During my freshman year at Boston University, I was engaged to a girl from just outside of Houston. It didn’t work out in the end, but it was a good relationship, and so I’ve tended to refrain from joining in on the jokes people like to make about Texans, particularly as pertains to their creative (i.e., absent) approach toward the rights of criminal defendants. But even I can’t resist taking some jabs at the Texas Supreme Court for this decision.
To summarize: Andre Thomas killed his wife, 4-year old son, and 13-month-old niece. He then (and I honestly can’t phrase this better than the article did)
walked into the Sherman Police Department and told a dispatcher he had murdered the three, then told officers he put his victims’ hearts in his pocket, left their apartment, took them home, put the organs in a plastic bag and threw them in the trash. He said G-d had told him to commit the killings.
This would probably be enough to give anyone pause, but it gets better (or worse, depending on how you look at it). Continue reading “The Eyes Have It”
A very interesting debate went on over at PrawfsBlog last month, as found here, here (in a post by Professor Esenberg), and here. It began with a discussion of how professors should address students in class (i.e., would I be called “Andrew” or “Mr. Golden”), and vice versa, but it has seemed to extend beyond that to how students are addressed outside of class and even what they are called once they graduate. Based on the posts and the bulk of comments I’ve seen over there, it seems the majority of the professors on that site tend to hold the opinion that it’s important for faculty to call their students “Mr. ___” or “Ms. ___”, be it to remain professional, show a level of respect, appreciate the formality of the law school process, etc. The level of importance indicated in their comments surprised me; I had no idea that this was something professors felt so strongly about!
But is it much ado about nothing? Continue reading “What’s in a Name?”
I am, without question, a spiritual man. I don’t know that I’d go so far as to call myself “religious”; it’s not easy to keep one’s faith while surrounded on most sides by a grab for the most money, as law school tends to be. However, I’ve always balanced my strong personal belief in the value of (and my regular practice of) prayer with what I consider to be the immeasurable importance of the separation of church and state. Usually, this means I just let public showings of religion roll off my back; I’m not offended by choruses of “Merry Christmas,” and I didn’t gripe when benedictions have been said at Marquette gatherings I’ve attended. By and large, I’m a big fan of keeping a healthy dose of perspective; if one puts oneself in situations where prayer is likely to be found (for example, by attending a Jesuit law school), one needs to expect that prayers are going to happen and not take it as an affront to the First Amendment. Put another way, who does it really hurt if I observe 30 seconds of silence so that someone else can pray uninterrupted?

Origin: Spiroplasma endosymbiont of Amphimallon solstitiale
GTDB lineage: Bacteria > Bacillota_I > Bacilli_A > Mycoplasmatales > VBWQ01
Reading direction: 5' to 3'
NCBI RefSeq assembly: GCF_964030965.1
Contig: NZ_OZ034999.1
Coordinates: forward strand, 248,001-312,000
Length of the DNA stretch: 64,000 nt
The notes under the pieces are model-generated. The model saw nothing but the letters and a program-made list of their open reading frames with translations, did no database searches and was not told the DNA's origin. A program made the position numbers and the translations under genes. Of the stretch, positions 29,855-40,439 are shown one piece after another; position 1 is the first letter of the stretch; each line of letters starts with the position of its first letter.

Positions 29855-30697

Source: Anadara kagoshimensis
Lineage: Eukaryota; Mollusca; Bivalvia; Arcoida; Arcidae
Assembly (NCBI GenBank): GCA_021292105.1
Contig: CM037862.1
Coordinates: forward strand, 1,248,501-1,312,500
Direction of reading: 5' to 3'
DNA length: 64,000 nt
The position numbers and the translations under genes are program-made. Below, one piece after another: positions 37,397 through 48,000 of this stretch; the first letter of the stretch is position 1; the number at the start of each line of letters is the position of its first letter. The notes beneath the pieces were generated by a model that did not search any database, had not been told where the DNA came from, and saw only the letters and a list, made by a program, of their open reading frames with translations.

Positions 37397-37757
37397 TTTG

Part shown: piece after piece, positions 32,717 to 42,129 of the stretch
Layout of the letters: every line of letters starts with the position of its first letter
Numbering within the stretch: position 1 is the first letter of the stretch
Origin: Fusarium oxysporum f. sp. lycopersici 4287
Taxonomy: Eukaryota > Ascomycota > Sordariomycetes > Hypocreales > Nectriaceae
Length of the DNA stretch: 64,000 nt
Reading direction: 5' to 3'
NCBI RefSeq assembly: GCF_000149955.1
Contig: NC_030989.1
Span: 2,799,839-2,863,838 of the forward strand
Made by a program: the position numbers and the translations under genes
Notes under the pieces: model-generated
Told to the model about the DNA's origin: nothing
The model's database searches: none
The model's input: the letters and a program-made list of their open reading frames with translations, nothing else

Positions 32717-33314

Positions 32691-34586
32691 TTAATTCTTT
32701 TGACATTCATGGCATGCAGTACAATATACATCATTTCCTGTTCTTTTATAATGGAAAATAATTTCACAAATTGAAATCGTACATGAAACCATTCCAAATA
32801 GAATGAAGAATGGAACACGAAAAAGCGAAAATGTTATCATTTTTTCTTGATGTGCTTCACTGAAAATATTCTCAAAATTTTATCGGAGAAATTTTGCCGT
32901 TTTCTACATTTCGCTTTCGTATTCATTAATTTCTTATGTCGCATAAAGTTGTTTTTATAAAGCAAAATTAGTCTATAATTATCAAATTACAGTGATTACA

All that being said, this PrawfsBlawg post — written by Mississippi Law Professor Chris Lund — got me thinking about whether it’s reasonable to accept prayer in all circumstances. Lund discusses the “legislative prayer controversy,” which he illustrates by linking to an article about a 70-year-old man’s arrest for praying loudly over a City Council’s moment of silence, as well as a video clip of protesters interrupting the opening prayer of last year’s Senate session, which was given by guest Congressional chaplain (and Hindu) Rajan Zed. Continue reading ““When The Gods Wish To Punish Us, They Answer Our Prayers””
While instant messaging a high school friend yesterday, she mentioned that she had just seen the final episode of The West Wing on DVD (in which outgoing president Josiah Bartlett pardons ex-Director of Communications Toby Ziegler from a conviction for leaking national security secrets to The Washington Post), and then linked me to a recent Slate article handicapping President Bush’s potential pardons, while commenting that “maybe if Bush was more like Bartlett, he wouldn’t have to pardon so many of his cronies.” I commented that President Clinton (and most other presidents) have done the same thing, which caused her to rephrase her statement by replacing “Bush” with “all the real presidents.”
I know: there are any number of things lame duck presidents can do that should probably be reviewed and reconsidered before we get to presidential pardons. I also understand that the pardon is a valuable tool that allows the executive branch to swiftly undo so-called “travesties of law,” setting free the wrongly convicted. Yet the Slate article got me thinking about whether it isn’t worth considering a check on this particular executive power sometime soon, both on a state and federal level (though the misuse tends to be more egregious on the federal level).